Nutritionists and the public seem to have a difference of opinion on how healthy foods actually are. Foods such as sushi, shrimp, and quinoa have a high differential between nutritionists and the public; the public thinking they are not as healthy as granola or steaks. 10 years ago we wouldn't have been able to understand all the nutritional values of certain foods as we do now, but there is always some things we just don't know how the effects on the body of yet. The answer of knowing how "healthy", healthy foods are isn't simple but there definitely is some dispute between nutritionists and the public.
Many people are under the common misconception that certain foods are healthier than others by word of mouth or by reading one article off of Facebook that "proves" its health benefits. The FDA currently classifies a food as "healthy" if it is low in fat. However, they are reviewing the qualifications of what foods are actually healthy. As odd as it may seem, popcorn is, in fact, one of the healthiest foods out there as it provides as a healthy whole grain snack that aids in teeth and bone strengthening with more iron than eggs.
The Confusion Between The Public vs. The Nutritionists
With more and more people now shopping more organically at places such as Whole Foods or Fairway Market, they believe that they are getting the best, most healthy foods out there. But how healthy are the foods we actually eat? Nutritionists and public opinion have differences in what is considered to be healthy for you. The differences aren't major, but foods such as frozen yogurt, granola/granola bars, and coconut oil are believed to be very "healthy" by high public opinion.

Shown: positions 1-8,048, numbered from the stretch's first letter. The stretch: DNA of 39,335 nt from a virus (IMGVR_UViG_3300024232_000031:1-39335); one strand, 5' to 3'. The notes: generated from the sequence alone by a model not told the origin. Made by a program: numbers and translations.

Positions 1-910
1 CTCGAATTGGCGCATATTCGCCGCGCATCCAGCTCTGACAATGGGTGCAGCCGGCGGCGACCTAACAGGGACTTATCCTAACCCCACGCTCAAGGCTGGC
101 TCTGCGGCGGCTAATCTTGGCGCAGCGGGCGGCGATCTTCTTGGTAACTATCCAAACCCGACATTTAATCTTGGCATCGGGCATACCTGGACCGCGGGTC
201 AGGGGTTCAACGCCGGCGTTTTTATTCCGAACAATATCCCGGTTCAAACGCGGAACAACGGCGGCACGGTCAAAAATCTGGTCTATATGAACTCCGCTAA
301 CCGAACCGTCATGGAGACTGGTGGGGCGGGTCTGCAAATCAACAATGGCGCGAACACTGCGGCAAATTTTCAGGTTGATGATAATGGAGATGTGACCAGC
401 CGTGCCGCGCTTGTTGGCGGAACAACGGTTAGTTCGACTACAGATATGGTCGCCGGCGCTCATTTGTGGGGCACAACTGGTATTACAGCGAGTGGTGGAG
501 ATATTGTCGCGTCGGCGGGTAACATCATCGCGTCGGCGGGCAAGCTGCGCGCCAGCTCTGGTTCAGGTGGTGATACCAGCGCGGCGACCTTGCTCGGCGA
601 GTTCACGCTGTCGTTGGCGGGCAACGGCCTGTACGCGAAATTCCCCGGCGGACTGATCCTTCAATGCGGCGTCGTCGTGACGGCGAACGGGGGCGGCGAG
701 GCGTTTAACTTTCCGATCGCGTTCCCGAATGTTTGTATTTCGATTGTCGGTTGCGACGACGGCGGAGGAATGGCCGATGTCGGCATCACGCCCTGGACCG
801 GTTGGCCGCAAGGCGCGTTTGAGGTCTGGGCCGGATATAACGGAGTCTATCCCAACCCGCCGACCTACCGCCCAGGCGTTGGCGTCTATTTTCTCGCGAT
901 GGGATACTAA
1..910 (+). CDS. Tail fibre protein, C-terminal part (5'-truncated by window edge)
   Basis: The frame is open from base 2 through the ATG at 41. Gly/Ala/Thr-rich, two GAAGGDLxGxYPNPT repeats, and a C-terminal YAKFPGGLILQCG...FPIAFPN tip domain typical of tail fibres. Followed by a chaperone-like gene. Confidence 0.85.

The differences between the two groups lie around a 40% differential. Less than half of the nutritionists questioned believe granola actually is good for you. To show how little the public really knows about health and the foods they consume, foods (and drinks) such as shrimp, sushi, quinoa, hummus, and wine are not considered to be that healthy for you while nutritionists claim they are significantly more healthful. This differential may be because of the mixed messages that these foods in the American diet mainstream circulating around the Internet from article to article.
Understanding the Difference between Healthy and Tasty
Cooking different healthy dishes isn't tricky if you know what you're doing. Someone can easily take a healthy food such as chicken, which is considered to be healthful by both nutritionists and the public American people, but then deep-fry it and it loses some value. It was once believed that cooking with oils and fats are unhealthy and were told to steer clear of such ingredients, however, now we know that certain fats, such as olive oil, are influential in a healthful diet. Understanding that some foods are very good for you is great, but eating such foods, for example, celery or blueberries multiple times a day can have a negative effect on the body.